The Chihuahua is a tiny dog with a huge personality. A national symbol of Mexico, these alert and amusing “purse dogs” stand among the oldest breeds of the Americas, with a lineage going back to the ancient kingdoms of pre-Columbian times. The Chihuahua is a balanced, graceful dog of terrier-like demeanor, weighing no more than 6 pounds. The rounded “apple” head is a breed hallmark. The erect ears and full, luminous eyes are acutely expressive. Coats come in many colors and patterns, and can be long or short. The varieties are identical except for coat. Chihuahuas possess loyalty, charm, and big-dog attitude.
Even tiny dogs require training, and without it this clever scamp will rule your household like a little Napoleon. Compact and confident, Chihuahuas are ideal city pets. They are too small for roughhousing with kids, and special care must be taken in cold weather, but Chihuahuas are adaptable’ as long as they get lots of quality time in their preferred lap.
Likenesses of Chihuahua-like dogs decorate the artifacts of lost civilizations around the world. Trading among ancient cultures was more widespread than commonly assumed, so it is no surprise that similar dog types took root in far-flung places. How the Chihuahua type first came to the peoples of Mexico, however, is a secret of prehistory. We do know that when the Toltecs held sway in Mexico about a thousand years ago, their breed of choice was the Techichi, a larger, heavier ancestor of today’s Chi.
The Aztecs conquered the Toltecs in the 12th century. Historians credit the Aztecs with refining the Techichi into a smaller, lighter dog. By the time Spanish conquistadors toppled Aztec civilization in the 1500s, the Techichi was so integral to Aztec culture it was considered one of Montezuma’s fabled treasures, once presumed lost forever after the conquest of Cortez.
But the hardy little dogs lived on in remote villages and, in the mid-1800s, when Americans began to take an interest in the breed, they found many specimens in the State of Chihuahua. So it was that this survivor of two lost civilizations gained worldwide fame as the Chihuahua. The first AKC-registered Chihuahua, a little guy named Beppie, was recorded in 1908.
The famous bandleader Xavier Cugat did much to popularize Chihuahuas in the 1940s and 50s. More recently, these natural performers stole the show in “Beverly Hills Chihuahua,” “Legally Blonde,” and “Sex and the City.” The minor-league baseball team of El Paso, Texas, is named the Chihuahuas.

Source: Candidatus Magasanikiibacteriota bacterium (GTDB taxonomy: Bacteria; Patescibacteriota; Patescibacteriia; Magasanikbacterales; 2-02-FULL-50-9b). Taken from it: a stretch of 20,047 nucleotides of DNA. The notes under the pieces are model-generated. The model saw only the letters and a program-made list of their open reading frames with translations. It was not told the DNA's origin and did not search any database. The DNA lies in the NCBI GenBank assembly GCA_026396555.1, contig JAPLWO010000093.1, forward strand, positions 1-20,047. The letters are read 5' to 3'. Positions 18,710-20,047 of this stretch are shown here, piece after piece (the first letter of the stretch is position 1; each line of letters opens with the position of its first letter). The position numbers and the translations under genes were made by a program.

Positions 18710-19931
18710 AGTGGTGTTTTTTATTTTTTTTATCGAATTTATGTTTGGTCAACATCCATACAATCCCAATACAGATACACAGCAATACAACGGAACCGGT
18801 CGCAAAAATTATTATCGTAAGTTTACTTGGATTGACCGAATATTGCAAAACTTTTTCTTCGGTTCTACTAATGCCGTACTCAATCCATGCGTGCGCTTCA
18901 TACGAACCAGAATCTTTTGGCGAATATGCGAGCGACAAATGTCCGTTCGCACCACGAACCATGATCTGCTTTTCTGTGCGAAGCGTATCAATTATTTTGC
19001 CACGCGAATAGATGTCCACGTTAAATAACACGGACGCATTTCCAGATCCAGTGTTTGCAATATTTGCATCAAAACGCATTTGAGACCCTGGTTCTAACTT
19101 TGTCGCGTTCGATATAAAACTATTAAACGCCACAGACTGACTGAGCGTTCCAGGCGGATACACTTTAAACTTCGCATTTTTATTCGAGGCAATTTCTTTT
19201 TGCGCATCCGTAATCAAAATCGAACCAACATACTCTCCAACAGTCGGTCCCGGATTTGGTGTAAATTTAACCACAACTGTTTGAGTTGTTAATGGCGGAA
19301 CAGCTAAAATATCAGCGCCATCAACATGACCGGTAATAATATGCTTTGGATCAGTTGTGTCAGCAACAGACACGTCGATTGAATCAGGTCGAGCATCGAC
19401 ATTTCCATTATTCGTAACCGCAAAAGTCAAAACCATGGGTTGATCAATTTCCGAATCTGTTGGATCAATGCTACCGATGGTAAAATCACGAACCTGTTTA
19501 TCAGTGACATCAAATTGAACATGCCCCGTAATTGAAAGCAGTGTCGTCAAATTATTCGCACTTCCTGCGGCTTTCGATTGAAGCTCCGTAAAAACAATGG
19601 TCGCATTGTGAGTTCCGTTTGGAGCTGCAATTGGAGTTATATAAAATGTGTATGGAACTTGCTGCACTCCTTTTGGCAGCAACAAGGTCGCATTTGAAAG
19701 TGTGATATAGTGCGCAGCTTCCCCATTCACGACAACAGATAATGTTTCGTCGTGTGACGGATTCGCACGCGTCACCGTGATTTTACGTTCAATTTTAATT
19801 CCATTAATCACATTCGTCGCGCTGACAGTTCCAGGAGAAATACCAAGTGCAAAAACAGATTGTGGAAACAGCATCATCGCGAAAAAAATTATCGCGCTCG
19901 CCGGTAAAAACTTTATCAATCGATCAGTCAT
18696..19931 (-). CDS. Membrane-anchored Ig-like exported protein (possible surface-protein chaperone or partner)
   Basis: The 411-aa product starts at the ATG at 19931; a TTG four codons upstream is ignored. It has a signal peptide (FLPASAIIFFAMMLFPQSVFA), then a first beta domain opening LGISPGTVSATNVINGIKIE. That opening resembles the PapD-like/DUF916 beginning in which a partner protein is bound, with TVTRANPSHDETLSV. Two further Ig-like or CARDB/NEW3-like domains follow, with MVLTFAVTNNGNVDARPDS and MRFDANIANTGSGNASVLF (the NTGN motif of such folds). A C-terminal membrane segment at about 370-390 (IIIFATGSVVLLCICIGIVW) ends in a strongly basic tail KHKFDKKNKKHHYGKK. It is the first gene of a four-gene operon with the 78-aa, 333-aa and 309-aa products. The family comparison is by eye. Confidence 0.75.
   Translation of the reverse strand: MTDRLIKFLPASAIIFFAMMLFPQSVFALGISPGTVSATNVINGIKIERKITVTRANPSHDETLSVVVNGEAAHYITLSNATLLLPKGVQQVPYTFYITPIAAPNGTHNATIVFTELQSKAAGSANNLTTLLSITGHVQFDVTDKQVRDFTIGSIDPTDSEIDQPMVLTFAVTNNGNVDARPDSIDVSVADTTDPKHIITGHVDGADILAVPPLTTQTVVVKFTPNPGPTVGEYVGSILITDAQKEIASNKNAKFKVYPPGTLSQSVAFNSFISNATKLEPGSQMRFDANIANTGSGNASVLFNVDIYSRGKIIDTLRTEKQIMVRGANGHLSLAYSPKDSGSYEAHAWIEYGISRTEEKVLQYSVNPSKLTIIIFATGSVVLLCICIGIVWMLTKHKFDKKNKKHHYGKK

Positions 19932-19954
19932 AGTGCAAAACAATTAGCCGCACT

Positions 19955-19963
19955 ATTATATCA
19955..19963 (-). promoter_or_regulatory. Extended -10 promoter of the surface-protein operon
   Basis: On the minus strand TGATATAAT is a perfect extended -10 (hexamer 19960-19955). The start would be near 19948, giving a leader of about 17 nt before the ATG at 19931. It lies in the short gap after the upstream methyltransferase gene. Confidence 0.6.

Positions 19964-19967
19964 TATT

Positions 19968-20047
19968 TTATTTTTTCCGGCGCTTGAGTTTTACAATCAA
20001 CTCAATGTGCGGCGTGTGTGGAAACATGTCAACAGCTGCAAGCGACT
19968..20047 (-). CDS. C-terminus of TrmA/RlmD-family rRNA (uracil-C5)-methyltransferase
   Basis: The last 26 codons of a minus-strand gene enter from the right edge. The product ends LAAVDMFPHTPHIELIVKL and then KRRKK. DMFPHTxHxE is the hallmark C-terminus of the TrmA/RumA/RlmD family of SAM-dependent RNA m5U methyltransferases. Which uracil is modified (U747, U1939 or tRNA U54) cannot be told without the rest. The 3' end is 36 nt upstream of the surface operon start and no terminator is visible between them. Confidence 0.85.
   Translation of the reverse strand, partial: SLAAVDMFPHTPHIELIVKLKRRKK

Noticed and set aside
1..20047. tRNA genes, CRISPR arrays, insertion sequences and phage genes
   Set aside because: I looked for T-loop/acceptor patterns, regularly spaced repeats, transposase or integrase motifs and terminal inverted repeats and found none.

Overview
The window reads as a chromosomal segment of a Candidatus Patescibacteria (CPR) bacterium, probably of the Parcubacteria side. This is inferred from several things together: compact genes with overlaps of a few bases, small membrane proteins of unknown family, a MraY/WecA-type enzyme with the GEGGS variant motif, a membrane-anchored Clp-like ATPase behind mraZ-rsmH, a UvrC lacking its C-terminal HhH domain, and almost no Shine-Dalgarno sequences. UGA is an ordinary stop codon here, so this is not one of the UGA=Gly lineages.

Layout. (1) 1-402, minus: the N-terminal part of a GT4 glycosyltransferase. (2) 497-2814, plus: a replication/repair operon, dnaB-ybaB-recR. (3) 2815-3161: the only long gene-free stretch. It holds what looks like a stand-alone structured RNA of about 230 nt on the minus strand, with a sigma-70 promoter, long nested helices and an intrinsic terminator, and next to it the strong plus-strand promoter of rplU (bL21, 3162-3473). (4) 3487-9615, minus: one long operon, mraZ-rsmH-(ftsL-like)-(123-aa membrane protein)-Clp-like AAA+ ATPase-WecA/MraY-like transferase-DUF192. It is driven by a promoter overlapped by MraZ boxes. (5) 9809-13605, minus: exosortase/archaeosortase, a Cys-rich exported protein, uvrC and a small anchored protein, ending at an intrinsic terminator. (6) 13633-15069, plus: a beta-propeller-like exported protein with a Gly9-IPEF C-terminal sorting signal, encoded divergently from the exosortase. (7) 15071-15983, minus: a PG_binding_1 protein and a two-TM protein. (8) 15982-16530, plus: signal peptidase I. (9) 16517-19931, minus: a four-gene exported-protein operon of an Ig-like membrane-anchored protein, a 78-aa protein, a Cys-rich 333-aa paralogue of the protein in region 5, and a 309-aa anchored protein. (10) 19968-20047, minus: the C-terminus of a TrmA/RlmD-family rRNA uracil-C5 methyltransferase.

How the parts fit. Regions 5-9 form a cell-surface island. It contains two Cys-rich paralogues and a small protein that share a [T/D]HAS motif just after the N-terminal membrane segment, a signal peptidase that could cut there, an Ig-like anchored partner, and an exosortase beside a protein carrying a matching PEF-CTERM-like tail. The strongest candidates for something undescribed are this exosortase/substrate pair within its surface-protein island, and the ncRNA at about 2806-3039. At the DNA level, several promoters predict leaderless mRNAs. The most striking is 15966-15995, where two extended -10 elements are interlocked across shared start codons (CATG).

Temperament: charming / graceful / sassy
Height: 5-8 inches
Weight: less than 6 pounds
Life Expectancy: 14-16 years
The majority of Chihuahuas are healthy little dogs, but there are some genetic issues that can affect the breed. You should choose your dog from a breeder who routinely does genetic health screenings on all breeding stock to ensure that the puppies they produce are as genetically sound as possible. Some of the issues that can possibly affect the Chihuahua include potential heart problems (patent ductus arteriosus, mitral valve disease), eye disease, and patellar luxation (loose kneecaps). Idiopathic epilepsy is also known to occur in the breed.
Recommended Health Tests From the National Breed Club:
- Patella Evaluation
- Cardiac Exam
- Ophthalmologist Evaluation
The two coat varieties of the Chihuahua have slightly different grooming needs. The smooth-coat Chihuahua will need only occasional brushing and regular baths to look dapper, while the longhaired variety should have his coat brushed at least once a week to avoid any tangles or mats. Both varieties should have their nails trimmed regularly. Good dental care is necessary and should include brushing your dog’s teeth, and the vet might also recommend treats designed as part of a tooth-care program. Check the Chihuahua’s ears regularly, and remove any excess wax or debris to avoid ear infections.